Advanced Biofuels USA: promoting the understanding, development and use of advanced biofuels around the world.

Call to Action for a Truly Sustainable Renewable Future
August 8, 2013 – 5:07 pm | No Comment

-Include high octane/high ethanol Regular Grade fuel in EPA Tier 3 regulations.
-Use a dedicated, self-reducing non-renewable carbon user fee to fund renewable energy R&D.
-Start an Apollo-type program to bring New Ideas to sustainable biofuel and …

Read the full story »
Business News/Analysis

Federal Legislation

Political news and views from Capitol Hill.

More Coming Events

Conferences and Events List in Addition to Coming Events Carousel (above)

Original Writing, Opinions Advanced Biofuels USA

Sustainability

Home » Algae/Other Aquatic Organisms/Seaweed, Feedstock, Feedstocks, Florida, R & D Focus, Sustainability, University/College Programs

Florida Polytechnic University Students Study How Algae Could Produce Biofuel

Submitted by on April 10, 2018 – 4:41 pmNo Comment

by James Coulter (The Daily Ridge) Can the algae growing within Polk County’s lakes be used to fuel our gas tanks in the near future?

Students at Florida Polytechnic University (FPU) have been researching this question for the past several months, and the answer they found proves affirmative.

Their research shows that algae known as endemic diatoms prove viable as a renewable energy source along with other technological applications.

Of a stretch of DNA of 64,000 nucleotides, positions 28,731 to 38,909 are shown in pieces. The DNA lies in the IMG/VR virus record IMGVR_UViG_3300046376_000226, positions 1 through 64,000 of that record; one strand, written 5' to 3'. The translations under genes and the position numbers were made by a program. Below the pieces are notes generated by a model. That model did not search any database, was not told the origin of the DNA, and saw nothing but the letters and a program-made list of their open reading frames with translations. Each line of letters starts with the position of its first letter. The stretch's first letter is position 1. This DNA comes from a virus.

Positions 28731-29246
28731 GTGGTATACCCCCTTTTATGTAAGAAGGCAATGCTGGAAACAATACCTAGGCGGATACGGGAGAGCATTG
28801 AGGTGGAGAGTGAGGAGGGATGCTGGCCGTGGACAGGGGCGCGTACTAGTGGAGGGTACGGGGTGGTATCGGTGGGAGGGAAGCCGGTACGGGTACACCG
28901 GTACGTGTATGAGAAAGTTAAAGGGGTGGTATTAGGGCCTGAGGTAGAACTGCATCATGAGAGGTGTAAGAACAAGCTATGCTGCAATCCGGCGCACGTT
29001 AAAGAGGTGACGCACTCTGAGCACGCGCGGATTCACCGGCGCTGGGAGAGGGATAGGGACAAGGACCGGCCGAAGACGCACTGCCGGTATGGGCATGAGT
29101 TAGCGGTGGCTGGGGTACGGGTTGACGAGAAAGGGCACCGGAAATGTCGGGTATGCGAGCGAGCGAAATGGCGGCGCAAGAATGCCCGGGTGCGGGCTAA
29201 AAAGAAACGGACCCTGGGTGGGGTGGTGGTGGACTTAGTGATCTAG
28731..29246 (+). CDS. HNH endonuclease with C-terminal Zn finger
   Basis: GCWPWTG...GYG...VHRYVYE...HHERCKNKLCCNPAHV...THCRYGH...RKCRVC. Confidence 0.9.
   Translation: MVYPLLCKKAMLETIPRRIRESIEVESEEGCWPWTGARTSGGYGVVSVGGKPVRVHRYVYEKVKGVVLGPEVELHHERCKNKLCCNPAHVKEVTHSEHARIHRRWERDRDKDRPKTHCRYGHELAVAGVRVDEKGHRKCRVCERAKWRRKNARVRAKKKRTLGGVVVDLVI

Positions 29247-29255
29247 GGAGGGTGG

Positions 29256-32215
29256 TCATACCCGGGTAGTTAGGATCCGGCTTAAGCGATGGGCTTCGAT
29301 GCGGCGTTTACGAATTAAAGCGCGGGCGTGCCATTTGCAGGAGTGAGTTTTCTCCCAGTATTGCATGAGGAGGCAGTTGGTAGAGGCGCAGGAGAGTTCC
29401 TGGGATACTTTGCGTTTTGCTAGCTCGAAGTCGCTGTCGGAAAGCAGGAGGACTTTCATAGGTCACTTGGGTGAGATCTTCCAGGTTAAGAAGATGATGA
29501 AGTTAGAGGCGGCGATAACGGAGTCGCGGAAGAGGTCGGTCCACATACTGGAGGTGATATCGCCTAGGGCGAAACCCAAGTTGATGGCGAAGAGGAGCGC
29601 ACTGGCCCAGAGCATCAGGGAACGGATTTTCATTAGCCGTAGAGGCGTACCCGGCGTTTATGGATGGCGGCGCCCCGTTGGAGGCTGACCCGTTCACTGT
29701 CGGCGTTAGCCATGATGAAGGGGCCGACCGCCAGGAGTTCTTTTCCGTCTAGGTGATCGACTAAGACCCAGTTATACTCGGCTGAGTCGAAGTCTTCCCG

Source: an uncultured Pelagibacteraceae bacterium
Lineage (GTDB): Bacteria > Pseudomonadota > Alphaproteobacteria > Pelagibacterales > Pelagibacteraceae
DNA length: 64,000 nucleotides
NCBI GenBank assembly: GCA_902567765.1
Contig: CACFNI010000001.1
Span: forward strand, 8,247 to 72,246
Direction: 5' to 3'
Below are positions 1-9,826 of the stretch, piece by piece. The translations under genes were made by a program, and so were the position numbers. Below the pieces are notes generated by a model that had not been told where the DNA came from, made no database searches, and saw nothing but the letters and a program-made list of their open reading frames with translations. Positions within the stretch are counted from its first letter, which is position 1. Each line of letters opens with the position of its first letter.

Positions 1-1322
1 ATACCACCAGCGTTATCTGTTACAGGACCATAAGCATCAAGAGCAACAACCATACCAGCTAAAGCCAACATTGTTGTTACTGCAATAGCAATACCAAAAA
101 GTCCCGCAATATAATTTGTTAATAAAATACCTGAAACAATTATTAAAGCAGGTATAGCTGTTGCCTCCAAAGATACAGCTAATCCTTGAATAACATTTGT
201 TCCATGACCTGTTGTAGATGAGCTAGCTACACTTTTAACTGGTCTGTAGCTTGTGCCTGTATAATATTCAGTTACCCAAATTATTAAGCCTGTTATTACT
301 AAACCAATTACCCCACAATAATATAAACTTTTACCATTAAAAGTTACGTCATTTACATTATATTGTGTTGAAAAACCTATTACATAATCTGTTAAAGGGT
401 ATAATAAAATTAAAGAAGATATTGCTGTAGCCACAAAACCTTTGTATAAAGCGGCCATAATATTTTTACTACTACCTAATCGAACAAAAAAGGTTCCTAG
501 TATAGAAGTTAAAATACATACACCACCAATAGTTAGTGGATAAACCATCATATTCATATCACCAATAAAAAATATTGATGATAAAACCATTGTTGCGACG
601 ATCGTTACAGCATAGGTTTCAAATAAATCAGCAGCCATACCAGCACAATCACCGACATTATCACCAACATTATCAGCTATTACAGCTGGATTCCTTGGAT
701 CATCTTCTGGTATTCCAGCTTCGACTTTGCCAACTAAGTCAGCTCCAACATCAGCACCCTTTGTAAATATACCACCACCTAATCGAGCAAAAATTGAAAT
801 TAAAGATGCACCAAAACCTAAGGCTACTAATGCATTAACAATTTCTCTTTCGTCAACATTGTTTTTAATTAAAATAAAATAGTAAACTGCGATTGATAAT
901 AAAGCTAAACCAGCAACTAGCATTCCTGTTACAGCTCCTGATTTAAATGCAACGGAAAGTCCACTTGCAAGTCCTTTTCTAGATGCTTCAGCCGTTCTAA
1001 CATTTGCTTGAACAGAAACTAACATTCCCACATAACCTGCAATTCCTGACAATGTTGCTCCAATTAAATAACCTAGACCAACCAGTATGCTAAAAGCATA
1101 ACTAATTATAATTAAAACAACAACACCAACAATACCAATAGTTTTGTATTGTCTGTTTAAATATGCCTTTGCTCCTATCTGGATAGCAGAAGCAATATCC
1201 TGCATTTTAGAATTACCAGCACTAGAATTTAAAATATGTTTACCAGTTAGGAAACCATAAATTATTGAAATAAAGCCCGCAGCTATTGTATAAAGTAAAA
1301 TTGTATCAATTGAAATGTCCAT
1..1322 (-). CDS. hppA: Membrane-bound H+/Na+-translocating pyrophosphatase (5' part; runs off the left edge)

These diatoms, which grow within local lakes, are microscopic organisms with glass shell bodies, the weight of which cause them to settle within the clay bottoms of the water.

Dr. Melba Horton, FPU Professor of Biology, had been studying these diatoms and their potential applications, especially within agriculture.

Not only would further research be utilized to address the photo gypsum within the clay of most local lakes, but the collected diatoms could be used as a potential biofuel, she explained.

“We are in a university that is supposed to be problem solving, so if we want to solve problems, we have to address the problem that is right in our backyard,” she said.

Following their initial project to study the diatoms and their potential technological applications, their sponsor, Florida Industrial and Phosphate Research Institute, requested researching ways to collect and harvest these diatoms.

The university had since partnered with Polk County Parks and Recreation, which provided water samples from more than 50 lakes.  READ MORE

Related Post

Tags: , ,

Comments are closed.